Employees of State Treasurer Enjoy Luxury Perks; Conflicts of Interest

Oregon Treasurer curbs investment travel, calls for review
The Oregonian
April 07, 2010
by Ted Sickinger and Les Zaitz

In response to an ongoing investigation by The Oregonian, Oregon Treasurer Ted Wheeler on Wednesday announced measures to clamp down on travel by the agency's investment officers, ending free golf and first-class airfare they enjoyed while monitoring $67 billion in state money.

Wheeler directed Deputy Treasurer Darren Bond and the agency's chief audit executive to conduct a "top-to-bottom" review of the agency's travel policies and conduct. He wants a report by June 1.

Wheeler was picked last month by Gov. Ted Kulongoski to replace late Treasurer Ben Westlund, who died in early March. Wheeler is running for election to the position in November's general election.

Wheeler was responding to an ongoing investigation by The Oregonian, which has been examining travel across the country and overseas by 13 employees in the agency's investment division. Those employees oversee some $67 billion in pension and other state monies, which are invested in publicly traded stocks, bonds, as well as private partnerships that invest in real estate, leveraged buyouts, corporate debt and other investment vehicles. The state Public Employee Retirement Fund is the primary source of money for those investments.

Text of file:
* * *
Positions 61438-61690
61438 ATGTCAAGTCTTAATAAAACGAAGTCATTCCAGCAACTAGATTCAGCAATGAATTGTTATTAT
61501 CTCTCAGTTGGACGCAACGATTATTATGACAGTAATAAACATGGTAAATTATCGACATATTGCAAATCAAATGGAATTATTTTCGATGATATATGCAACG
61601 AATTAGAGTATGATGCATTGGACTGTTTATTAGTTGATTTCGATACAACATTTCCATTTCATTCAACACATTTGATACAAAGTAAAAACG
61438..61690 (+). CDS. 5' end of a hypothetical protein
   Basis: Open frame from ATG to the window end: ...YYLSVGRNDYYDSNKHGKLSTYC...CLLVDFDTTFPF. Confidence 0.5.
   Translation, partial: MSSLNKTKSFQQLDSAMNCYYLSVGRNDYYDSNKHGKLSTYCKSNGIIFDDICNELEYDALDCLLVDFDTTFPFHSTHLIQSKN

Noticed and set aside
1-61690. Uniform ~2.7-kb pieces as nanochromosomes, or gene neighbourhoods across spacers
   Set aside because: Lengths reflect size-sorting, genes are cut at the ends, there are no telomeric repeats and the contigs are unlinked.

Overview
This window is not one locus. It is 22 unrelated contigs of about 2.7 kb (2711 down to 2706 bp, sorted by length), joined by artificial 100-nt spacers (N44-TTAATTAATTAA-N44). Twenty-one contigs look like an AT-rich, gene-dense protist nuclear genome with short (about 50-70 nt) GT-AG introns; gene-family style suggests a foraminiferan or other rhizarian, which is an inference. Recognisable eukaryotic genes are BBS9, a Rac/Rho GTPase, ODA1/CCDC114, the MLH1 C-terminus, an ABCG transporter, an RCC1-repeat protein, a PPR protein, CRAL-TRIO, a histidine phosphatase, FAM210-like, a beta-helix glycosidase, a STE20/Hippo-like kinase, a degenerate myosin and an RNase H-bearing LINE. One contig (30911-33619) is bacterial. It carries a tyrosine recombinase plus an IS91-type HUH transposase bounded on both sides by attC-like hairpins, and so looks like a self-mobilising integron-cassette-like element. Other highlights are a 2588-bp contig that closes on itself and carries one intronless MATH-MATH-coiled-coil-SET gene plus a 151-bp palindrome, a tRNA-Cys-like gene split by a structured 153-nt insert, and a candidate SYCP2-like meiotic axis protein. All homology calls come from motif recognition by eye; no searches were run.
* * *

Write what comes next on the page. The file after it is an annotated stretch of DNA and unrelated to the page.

The officers travel around the world to meet with investment management firms and monitor existing investments. They also sit on advisory boards connected to those funds.

The agency's new policies will "strengthen" current guidelines, requiring investment officers to fly coach on domestic trips, and ban investment officers from participating in hosted golf or other off-site entertainment unless the cost is paid by the officers out of their own salaries, according to a news release.

"It sends the wrong message to participate in hosted golf and other entertainment activities while thousands of Oregonians face foreclosure, unemployment or are simply struggling," Wheeler said in his letter to Bond.

Wheeler said in the news release that due diligence travel was essential, but that "I believe we should take steps to ensure that travel is not only cost effective, but also in line with what the public expects from public employees during challenging economic times."

- Ted Sickinger, Les Zaitz

© 2010 OregonLive.com. All rights reserved.

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